Selling House - With Tenants or Empty?

9 Replies

First time poster but long time reader. I wanted to get advice from folks who have more experience than me on a question I have about selling a rental in Baltimore City (Patterson Park / Canton area). 

A little background on the house. I purchased it in 2007 as a primary residence and rented out the other bedrooms (3BR/2.5BA rowhouse). In 2013 my wife and I moved out of Baltimore to San Diego and kept the house as a rental since the market still wasn't great in the area. Since 2013 we've had the same tenants in there and they have been great. They pay every month and don't cause any issues. 

Since the market came around we decided to list the house just this past April 2017 since Baltimore isn't a place I really want to be invested. Also, the numbers as a rental don't work great. The house had interest but my real estate agent mentioned many times that the house wasn't selling because of the tenants (they are on a month to month lease at this point). Most people looking at the house are going to be living in it rather than investors looking to keep the current tenants in there. So fast forward to now and the house is still on the market with only one low offer after 6 months. My agent has sold other similar houses on the next block and priced similarly and thinks that the only reason it's not selling is because of the tenants. They do require 24 hour notice to show the place and also are a bit difficult with my agent in terms of showings. Also, they didn't want a lock box which I understand, so my agent has to meet all potential buyers and their agents at the house to do showings. 

This leads me to my question. I'm planning to pull it off the market for winter and then in the spring will re-list the house. Do you think I should give the tenants notice and have the house empty when I re-list it? My obvious issue with this is that I'd be losing $1,500/month in rent while not guaranteeing it's going to sell quickly, if at all. Also, we did try to get the tenants to purchase the property but they just aren't interested in buying a place.

Thanks for any advice you have.

If you want to sell it, and it sounds like it's in a neighborhood of mostly owner-occupied, then it will be best to give your tenants notice that they will need to be out by Spring or whenever you plan to relist the property. You're right that you will have to go an unknown amount of time without rental income to see how fast/slow the property sells.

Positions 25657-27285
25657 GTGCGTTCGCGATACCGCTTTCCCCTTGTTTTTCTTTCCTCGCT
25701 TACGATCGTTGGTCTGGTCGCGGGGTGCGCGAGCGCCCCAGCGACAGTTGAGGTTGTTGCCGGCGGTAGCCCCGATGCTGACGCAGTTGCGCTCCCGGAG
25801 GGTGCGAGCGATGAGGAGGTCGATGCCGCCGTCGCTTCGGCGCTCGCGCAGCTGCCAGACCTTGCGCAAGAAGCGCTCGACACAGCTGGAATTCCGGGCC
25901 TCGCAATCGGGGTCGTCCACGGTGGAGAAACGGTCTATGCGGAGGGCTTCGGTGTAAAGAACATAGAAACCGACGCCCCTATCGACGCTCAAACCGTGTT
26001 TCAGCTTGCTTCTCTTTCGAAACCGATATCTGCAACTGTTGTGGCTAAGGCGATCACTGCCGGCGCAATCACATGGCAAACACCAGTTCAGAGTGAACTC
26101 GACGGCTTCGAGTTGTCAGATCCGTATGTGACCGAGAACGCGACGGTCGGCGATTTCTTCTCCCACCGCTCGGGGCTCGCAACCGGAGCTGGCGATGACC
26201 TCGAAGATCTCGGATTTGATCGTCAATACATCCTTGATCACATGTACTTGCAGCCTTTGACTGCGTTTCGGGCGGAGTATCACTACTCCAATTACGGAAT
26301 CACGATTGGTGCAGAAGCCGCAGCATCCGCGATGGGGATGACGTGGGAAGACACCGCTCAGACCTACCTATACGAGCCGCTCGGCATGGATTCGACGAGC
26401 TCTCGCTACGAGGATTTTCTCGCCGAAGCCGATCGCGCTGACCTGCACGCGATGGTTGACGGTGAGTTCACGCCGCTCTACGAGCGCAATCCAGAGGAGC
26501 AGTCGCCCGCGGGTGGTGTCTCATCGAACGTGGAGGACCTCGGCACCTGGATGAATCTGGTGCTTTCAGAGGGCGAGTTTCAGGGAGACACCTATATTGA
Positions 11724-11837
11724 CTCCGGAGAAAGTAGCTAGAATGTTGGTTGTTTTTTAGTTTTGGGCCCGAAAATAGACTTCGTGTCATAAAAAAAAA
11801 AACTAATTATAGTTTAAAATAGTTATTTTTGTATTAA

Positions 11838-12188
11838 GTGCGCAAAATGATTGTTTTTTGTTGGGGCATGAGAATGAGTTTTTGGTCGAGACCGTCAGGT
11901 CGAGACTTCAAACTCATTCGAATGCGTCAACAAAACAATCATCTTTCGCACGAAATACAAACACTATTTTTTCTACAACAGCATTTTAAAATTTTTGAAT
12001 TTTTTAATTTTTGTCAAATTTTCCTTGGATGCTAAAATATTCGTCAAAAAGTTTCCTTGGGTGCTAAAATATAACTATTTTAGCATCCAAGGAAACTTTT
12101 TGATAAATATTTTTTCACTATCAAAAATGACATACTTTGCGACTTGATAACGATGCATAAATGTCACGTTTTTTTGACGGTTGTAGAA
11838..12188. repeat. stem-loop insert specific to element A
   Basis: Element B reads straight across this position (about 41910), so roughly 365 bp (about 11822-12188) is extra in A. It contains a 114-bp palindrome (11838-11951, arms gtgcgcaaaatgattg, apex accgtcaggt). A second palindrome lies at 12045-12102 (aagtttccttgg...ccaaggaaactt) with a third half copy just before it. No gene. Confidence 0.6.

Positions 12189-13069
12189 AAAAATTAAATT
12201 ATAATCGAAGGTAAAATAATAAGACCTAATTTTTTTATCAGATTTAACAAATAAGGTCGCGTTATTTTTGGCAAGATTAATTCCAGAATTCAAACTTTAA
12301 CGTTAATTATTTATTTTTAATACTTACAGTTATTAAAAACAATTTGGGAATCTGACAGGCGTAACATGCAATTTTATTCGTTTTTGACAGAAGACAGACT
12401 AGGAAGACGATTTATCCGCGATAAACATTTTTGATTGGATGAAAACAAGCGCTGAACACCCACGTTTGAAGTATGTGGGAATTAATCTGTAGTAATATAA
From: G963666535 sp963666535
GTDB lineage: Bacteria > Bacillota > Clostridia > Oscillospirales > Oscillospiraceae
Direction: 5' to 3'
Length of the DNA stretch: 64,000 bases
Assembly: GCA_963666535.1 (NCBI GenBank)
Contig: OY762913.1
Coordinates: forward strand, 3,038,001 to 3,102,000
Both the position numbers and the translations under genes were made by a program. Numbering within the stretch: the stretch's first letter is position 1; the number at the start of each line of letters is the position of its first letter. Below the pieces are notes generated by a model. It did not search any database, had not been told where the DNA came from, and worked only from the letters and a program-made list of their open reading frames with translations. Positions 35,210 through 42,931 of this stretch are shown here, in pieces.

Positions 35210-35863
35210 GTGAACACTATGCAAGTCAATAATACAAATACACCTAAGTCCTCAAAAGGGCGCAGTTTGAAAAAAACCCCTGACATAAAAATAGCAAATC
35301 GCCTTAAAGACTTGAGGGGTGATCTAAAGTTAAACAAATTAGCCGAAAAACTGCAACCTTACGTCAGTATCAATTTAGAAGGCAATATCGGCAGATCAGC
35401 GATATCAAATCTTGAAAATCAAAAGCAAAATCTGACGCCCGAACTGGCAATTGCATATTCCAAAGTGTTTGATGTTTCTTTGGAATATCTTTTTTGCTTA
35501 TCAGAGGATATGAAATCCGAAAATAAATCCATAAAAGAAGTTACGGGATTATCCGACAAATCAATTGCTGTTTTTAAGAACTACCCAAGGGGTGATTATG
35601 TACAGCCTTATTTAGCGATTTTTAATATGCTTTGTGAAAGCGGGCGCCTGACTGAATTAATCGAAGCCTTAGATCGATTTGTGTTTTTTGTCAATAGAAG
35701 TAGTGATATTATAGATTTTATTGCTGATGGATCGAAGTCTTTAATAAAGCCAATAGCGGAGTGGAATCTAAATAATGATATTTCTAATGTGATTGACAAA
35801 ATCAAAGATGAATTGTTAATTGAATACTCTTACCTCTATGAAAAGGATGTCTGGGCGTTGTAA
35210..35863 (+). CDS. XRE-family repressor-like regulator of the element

Are the rental numbers that bad? Is it negative cash flow?

you can try to sell it on here where most of the people looking at it are investors. however, if you are saying the numbers don't work well on it, then I doubt you will have any investor interest. Since you wont have any investor interest, I would think your best bet would be to have the tenants vacate the property then list it.

@Nicole W. Thanks for the advice. It's pretty much break even in terms of cash flow but that's just including PITI and no other expenses. There have been very few expenses since the house was completely gutted and renovated right before I bought it in 2007 so I guess there's a small chance an investor would be interested.. The tenants that are in there have been great so that's a plus.

@Matt Bacenet Thanks sounds like I may need to go all in and get it empty to sell it. 

The numbers - it's listed at $208,900 and I'm getting $1,500/month rent. There's a large tax credit the city gives you if you live in the house but don't get if it's not your primary residence unfortunately.

Depends on if your believe that tenants are the problem. Could be. i wouldnt make an offer on a primary unless it was vacant. Damage, move out nonsense etc could change the house. 

I would offer to convey with buyer’s preference. Let potential buyers make the decision for you.

Originally posted by @Dave Perl :

@Nicole W. Thanks for the advice. It's pretty much break even in terms of cash flow but that's just including PITI and no other expenses. There have been very few expenses since the house was completely gutted and renovated right before I bought it in 2007 so I guess there's a small chance an investor would be interested.. The tenants that are in there have been great so that's a plus.

By the time you put on cap expense estimate/maintenance this property is significantly cash flow negative.  So if you believe that the tenants are the reason the RE is not selling and that it is not your agent simply being inconvenienced by the process of showing the RE then the $1500/month of lost rent is going to be well worth it.

You can find REI in San Diego that cover PITI, vacancy, and realistic estimates of cap expense/maintenance and still have some positive cash flow but it will cost more than your Baltimore property is listed.

In summary, the sooner you sell this place the sooner you can 1) Stop being cash negative 2) better utilize your equity for something more likely to provide a decent return.  If it costs a little to make this happen (probably a minimum of $3K lost rent including the closing time and likely more like $6K average) it is worth it as that equity is not earning its keep and is costing you money in the negative cash flow.

Good luck

Account Closed thanks I agree and think I just need to get the property empty and sell it so I can use the money on something else that does cash flow. 

@Dave Perl , it sounds like you have already arrived at your decision, which is the correct one.  Tenant occupied houses are going to eliminate a large portion of your buyer pool.

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